Most worryingly are the employment rates which are set to reduce by a further 0.5% in the EU as a whole and by 0.75% in the Euro area.
It is important to note that economic stabilisation is taking place only if an average perspective is taken. Wide discrepancies are still present across Europe, with the situation being considerably worse in Southern European countries. In Spain and Greece, the unemployment rate will reach 27.0%, while in Portugal this rate will reach 18.3%. This means unemployment will have increased by around 3% in these countries from 2012 to 2013. These figures are released in a context of relentless austerity and public sector cuts.
The forecast was published alongside the Commission’s loosening of the austerity belt, however only in certain countries. France, whose economy the Commission expects to contract slightly, and Spain were offered two year’s more in order to come in line with deficit targets.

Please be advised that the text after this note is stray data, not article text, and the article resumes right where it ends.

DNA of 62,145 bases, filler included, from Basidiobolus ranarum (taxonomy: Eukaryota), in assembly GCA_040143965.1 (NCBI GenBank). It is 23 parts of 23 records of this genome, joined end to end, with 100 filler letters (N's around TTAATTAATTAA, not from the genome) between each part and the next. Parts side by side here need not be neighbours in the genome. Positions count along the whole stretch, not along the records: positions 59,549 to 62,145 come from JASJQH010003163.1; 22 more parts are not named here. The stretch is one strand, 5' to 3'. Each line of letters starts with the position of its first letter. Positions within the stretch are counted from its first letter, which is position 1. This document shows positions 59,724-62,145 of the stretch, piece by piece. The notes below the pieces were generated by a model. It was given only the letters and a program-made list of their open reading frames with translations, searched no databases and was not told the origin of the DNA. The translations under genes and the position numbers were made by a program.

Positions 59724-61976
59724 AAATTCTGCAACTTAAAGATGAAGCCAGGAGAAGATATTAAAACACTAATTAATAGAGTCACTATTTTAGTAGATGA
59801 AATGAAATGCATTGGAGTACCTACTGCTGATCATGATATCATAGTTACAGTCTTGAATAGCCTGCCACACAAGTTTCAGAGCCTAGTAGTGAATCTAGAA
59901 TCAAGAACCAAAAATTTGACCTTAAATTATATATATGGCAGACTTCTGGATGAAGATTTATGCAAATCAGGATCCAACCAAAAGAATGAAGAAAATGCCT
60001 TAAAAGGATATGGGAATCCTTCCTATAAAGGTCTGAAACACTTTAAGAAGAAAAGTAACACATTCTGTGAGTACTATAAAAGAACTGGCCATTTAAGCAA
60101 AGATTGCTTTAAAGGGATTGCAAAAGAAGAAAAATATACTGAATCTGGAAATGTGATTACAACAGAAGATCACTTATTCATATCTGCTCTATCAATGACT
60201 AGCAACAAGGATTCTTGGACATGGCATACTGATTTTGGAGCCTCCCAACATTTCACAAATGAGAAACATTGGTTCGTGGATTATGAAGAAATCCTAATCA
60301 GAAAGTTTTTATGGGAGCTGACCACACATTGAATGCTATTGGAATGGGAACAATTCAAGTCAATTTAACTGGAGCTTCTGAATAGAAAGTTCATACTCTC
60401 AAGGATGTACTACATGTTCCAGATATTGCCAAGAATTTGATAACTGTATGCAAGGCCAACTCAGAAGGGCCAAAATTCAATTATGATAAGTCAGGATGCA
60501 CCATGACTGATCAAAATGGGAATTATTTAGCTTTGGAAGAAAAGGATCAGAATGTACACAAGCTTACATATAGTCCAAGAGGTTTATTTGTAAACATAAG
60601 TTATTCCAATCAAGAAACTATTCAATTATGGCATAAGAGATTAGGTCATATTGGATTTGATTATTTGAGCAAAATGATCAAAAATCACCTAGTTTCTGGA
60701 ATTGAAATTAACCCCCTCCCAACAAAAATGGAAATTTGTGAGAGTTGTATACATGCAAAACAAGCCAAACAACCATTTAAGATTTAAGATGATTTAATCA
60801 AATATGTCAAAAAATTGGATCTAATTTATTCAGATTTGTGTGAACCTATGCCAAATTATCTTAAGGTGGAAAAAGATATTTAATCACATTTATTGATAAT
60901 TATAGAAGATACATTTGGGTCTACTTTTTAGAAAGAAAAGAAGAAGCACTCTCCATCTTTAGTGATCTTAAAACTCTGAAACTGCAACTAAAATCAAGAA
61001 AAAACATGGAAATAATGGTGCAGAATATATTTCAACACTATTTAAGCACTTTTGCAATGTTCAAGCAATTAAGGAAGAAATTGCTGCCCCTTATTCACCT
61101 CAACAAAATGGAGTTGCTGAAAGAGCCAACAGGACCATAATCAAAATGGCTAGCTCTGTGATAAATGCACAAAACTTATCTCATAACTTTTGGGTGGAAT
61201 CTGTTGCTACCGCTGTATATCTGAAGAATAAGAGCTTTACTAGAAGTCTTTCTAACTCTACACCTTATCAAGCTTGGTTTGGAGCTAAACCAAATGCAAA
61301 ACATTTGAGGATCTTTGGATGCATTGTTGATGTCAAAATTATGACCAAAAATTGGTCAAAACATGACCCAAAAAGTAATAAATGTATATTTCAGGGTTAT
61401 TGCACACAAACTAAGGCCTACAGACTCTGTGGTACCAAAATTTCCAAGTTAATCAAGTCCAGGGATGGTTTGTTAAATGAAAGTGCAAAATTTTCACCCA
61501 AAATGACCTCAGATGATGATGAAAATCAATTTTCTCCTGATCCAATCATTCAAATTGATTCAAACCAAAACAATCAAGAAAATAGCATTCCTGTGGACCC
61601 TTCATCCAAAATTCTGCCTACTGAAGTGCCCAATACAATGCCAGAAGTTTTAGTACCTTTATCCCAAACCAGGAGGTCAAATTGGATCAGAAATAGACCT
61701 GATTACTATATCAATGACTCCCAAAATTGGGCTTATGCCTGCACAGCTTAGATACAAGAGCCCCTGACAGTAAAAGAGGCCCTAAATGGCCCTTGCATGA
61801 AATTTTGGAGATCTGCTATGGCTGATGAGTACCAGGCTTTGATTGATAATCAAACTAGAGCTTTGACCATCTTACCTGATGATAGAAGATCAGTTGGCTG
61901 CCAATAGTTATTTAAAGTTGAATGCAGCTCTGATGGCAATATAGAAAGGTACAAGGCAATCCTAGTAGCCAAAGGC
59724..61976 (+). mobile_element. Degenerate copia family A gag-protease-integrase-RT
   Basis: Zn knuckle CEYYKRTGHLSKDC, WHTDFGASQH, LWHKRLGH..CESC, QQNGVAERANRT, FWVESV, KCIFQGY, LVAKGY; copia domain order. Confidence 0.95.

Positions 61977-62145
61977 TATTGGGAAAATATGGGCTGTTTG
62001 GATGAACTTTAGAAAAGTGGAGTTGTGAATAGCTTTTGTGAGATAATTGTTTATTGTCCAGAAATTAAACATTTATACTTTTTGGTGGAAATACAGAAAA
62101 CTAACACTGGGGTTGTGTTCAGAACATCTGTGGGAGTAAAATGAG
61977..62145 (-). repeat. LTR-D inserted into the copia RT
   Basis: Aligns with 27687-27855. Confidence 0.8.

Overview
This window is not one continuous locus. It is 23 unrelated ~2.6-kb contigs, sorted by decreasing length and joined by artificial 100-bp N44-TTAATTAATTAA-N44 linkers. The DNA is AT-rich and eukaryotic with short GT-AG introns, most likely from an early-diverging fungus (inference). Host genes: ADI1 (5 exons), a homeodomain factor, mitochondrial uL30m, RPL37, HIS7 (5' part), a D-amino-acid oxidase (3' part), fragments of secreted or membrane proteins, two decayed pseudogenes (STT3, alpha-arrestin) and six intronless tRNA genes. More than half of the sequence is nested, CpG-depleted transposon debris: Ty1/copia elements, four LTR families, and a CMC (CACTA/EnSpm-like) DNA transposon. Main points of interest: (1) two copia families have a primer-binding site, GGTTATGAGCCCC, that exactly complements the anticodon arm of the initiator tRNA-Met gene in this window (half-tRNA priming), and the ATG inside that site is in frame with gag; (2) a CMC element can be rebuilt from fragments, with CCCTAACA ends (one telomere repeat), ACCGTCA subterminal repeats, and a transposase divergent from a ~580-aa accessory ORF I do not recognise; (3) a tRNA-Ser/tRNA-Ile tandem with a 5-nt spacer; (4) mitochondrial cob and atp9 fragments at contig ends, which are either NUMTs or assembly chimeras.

For Portugal, which is introducing proposals for public spending cuts, there seems to be no easing of austerity on the horizon. The new package will see cuts to 30,000 public sector jobs, an increase in the age of retirement by one year to 66 and the prolonging of the working week by five hours.
Recently having published an article in EurActiv (The long and painful path of austerity), CESI Secretary General Klaus Heeger continues to be seriously concerned with the economic situation in Portugal: “The link between austerity and unemployment is clear from the Spring Economic Forecast published by the Commission. More austerity equals higher unemployment. Investing in the public sector is needed in order to see a return to growth, not cutting public sector jobs. CESI will work hard over the next few months to promote the importance of the role of the public sector in ensuring economic growth”.